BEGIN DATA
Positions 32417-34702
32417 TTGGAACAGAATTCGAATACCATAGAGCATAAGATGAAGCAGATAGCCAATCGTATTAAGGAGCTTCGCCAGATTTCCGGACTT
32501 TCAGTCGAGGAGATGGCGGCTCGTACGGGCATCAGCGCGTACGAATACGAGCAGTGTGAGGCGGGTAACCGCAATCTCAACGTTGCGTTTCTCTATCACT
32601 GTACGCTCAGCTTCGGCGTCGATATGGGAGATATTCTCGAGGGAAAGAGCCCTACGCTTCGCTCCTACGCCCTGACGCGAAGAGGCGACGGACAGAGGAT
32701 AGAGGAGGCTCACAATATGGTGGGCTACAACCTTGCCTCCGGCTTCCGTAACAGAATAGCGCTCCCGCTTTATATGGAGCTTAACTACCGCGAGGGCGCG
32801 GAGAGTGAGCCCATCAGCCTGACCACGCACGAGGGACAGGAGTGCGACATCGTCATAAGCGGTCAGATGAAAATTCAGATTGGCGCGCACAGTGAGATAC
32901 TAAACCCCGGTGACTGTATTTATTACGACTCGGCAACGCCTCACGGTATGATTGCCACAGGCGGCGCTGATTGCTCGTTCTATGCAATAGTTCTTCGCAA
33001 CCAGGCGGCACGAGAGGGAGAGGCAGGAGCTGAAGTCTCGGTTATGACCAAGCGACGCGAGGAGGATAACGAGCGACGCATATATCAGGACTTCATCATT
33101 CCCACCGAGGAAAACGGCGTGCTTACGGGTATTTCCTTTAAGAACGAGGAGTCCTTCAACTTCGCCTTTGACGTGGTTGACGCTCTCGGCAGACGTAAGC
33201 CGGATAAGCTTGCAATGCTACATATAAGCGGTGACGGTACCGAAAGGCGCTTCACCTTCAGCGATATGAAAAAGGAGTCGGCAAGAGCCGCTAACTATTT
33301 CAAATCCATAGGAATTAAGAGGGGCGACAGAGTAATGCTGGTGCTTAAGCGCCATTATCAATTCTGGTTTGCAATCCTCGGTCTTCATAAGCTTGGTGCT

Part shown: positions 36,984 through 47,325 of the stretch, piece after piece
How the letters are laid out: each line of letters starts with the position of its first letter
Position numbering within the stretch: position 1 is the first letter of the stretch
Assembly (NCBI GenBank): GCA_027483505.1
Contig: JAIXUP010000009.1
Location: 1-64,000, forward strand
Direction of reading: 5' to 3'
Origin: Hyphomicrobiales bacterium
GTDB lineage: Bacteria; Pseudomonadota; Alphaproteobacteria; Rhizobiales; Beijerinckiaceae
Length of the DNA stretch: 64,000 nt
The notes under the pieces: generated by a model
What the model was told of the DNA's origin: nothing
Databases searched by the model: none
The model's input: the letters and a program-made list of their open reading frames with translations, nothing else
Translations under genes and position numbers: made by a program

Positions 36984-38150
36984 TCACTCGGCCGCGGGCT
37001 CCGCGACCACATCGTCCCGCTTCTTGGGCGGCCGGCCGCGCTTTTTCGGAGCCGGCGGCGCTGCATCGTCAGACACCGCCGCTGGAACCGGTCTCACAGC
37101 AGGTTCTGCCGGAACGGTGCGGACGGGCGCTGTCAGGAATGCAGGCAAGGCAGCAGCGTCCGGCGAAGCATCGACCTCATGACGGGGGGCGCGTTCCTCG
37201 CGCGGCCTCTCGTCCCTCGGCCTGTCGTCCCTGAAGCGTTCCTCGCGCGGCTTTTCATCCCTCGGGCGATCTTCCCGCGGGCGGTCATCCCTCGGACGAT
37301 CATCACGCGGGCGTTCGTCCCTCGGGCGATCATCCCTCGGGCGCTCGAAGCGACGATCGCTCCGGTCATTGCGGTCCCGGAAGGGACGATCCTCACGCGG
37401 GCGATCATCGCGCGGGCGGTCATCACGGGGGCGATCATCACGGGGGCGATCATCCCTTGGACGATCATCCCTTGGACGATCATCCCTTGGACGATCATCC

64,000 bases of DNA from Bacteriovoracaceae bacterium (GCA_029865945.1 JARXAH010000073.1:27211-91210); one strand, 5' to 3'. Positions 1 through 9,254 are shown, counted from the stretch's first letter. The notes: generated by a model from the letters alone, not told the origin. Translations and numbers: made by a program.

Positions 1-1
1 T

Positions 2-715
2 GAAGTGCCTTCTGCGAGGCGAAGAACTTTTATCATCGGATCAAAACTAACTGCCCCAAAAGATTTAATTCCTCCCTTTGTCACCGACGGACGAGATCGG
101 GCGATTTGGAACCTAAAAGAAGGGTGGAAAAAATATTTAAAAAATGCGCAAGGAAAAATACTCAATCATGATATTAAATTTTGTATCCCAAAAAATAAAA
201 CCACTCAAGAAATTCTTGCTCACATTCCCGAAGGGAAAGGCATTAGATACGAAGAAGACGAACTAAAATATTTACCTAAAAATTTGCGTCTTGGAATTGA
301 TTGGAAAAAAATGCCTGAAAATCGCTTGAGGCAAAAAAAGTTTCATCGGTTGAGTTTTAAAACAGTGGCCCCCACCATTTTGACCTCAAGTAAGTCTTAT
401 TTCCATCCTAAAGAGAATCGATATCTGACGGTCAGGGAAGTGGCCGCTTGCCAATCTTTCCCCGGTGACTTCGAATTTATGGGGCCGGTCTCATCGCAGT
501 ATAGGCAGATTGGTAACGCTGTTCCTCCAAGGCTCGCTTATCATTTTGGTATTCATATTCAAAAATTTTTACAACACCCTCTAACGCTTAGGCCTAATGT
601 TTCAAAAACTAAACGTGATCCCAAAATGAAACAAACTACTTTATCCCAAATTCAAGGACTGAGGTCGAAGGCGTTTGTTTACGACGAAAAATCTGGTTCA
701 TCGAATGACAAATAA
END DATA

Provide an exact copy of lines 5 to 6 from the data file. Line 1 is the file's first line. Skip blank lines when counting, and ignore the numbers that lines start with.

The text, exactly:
32701 AGAGGAGGCTCACAATATGGTGGGCTACAACCTTGCCTCCGGCTTCCGTAACAGAATAGCGCTCCCGCTTTATATGGAGCTTAACTACCGCGAGGGCGCG
32801 GAGAGTGAGCCCATCAGCCTGACCACGCACGAGGGACAGGAGTGCGACATCGTCATAAGCGGTCAGATGAAAATTCAGATTGGCGCGCACAGTGAGATAC